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Guardian Of The Freedom : (Merlin's Descendents #5) (Merlin's Descendants) by Irene  Radford
Review by Dave Goldfeder
DAW Hardcover Hardcover  ISBN/ITEM#: 075640178X
Date: 05 April, 2005 List Price $24.95 Amazon US / Amazon UK / Show Official Info /

Normally, it is a difficult task to join up with a series in book 5. Ms. Radford avoids that problem. I haven?t read any of her other books. The only relevant information is what I?ve relayed above and that is ably transmitted. The book's problems lie elsewhere. I?m probably not the target demographic. I picked up the book expecting an alternate history based on fantasy. What I got is a book that kept trying to be a gothic romance. Ms. Radford has created this alternate universe that appears to be exactly like our own. You can cue up metaphysical questions about trees falling in forests but in Ms. Radfords?s alternate universe, the same people cause the same events that happen in our own history.

The book spans the period between the early 1760?s to the early 1770?s. The backdrop is the worsening relationship between England and the American colonies. The principal protagonist is Georgina Kirkwood, the Pendragon?s sister. She fled her brother?s house when a teenager to avoid a forced marriage. She travels the continent and disguises herself as a man, George Kirkwood, to join a mercenary regiment. After being wounded in battle, she returns home to take a greater role in the Pendragon Society. She is sent to America by the Crown to investigate the deteriorating American situation. While in America she meets most of the Founding Fathers.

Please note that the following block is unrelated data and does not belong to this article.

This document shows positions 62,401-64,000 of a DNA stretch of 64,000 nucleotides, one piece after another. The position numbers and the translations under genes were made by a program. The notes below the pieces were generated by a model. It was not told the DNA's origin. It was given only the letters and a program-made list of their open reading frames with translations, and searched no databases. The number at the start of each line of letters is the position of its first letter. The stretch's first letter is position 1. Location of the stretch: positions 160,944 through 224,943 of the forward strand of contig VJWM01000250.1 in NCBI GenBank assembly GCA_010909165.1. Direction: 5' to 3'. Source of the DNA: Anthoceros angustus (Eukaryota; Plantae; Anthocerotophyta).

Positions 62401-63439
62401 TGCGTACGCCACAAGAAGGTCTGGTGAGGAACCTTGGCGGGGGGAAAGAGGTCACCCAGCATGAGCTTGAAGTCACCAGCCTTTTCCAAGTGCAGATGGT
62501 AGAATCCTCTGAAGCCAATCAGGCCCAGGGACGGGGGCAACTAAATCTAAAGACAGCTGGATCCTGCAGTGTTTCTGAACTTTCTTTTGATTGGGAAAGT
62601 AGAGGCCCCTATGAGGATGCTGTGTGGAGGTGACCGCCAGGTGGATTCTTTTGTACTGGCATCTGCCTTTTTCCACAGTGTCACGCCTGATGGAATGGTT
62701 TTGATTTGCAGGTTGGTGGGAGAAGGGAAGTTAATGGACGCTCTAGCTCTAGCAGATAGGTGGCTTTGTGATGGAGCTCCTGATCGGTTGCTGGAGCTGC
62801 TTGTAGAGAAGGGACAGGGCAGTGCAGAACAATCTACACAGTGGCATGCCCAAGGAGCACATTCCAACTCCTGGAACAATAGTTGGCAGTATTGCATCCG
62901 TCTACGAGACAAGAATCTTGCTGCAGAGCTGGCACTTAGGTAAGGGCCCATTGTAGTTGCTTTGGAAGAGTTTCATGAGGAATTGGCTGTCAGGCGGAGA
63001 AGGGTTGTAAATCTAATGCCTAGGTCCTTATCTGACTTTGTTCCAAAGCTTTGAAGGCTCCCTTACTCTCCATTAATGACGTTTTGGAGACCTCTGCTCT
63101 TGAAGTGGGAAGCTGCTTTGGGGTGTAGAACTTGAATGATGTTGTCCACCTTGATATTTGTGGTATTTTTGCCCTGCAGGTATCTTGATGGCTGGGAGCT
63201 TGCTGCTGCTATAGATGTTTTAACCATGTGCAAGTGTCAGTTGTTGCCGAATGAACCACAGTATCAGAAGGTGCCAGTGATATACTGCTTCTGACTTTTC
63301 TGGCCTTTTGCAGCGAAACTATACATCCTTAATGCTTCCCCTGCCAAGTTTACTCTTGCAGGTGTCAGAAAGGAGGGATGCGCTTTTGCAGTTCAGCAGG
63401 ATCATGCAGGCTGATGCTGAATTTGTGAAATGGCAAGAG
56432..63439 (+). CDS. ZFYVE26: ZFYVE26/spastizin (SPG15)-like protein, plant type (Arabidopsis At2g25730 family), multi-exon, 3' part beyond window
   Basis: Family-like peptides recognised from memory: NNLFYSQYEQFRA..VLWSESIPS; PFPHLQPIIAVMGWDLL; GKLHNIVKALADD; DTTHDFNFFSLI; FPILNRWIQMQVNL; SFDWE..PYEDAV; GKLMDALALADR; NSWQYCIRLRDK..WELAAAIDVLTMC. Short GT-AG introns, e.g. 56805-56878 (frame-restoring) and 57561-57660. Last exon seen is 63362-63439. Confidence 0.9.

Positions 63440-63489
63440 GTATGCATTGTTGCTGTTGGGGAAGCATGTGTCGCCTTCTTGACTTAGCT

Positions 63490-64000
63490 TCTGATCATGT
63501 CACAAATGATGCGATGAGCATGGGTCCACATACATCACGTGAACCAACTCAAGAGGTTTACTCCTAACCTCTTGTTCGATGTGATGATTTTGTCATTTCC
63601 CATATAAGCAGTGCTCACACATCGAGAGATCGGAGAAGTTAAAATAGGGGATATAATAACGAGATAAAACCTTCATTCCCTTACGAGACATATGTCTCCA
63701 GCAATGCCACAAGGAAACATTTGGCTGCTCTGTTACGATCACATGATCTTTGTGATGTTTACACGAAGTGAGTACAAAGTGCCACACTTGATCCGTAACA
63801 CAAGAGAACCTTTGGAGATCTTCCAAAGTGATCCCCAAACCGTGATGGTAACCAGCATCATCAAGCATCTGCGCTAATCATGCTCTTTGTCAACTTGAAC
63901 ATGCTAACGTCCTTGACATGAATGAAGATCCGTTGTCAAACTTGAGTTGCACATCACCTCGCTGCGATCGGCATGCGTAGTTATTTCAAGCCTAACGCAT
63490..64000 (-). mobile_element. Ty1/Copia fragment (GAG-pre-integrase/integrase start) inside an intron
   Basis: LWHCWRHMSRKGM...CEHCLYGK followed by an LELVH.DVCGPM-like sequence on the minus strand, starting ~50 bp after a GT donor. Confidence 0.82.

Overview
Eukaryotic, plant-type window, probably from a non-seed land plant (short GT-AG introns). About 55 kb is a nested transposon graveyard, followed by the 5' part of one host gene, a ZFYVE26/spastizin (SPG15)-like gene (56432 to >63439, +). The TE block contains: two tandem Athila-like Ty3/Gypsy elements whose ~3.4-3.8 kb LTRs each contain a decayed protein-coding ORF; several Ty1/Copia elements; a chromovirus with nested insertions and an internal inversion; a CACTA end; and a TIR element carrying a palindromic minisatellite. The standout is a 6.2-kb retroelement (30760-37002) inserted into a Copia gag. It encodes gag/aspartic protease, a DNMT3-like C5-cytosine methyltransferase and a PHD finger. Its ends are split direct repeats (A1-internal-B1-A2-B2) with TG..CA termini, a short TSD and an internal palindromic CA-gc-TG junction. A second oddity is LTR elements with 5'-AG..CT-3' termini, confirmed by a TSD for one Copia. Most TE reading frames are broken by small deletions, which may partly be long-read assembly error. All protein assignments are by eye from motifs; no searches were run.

There is quite a bit of conspiracy theory in the book. Significant parts of the book talk about secret societies. The Pendragon Society is one that works to maintain England?s security. Georgina Kirkwood is a Mason and there is a lot of discussion of the difference between Grand Rite Masonic Lodges and Scottish Rite Lodges. There is also mention of the Secret Lodge above the Masons that works to keep order in the world. Some people enjoy this type of story, I don?t.

There are other things about this book that I didn?t care for. The book suffers from sitcom syndrome. Ostensibly intelligent characters continuously do stupid things. If there is a simple, logical, commonsense solution to a situation like discussing a problem, it will be ignored in favor of baroque stratagems to keep other people in the dark. There are large jumps in time at odd places in the story. Two chapters may be the lead up to an event that the protagonists are trying to prevent. The next chapter is set a year later after the event has happened. My biggest complaint is this; the Pendragon Society is England?s guardian against magical threats. The only magical threat in the book comes from a member of the Pendragon Society.

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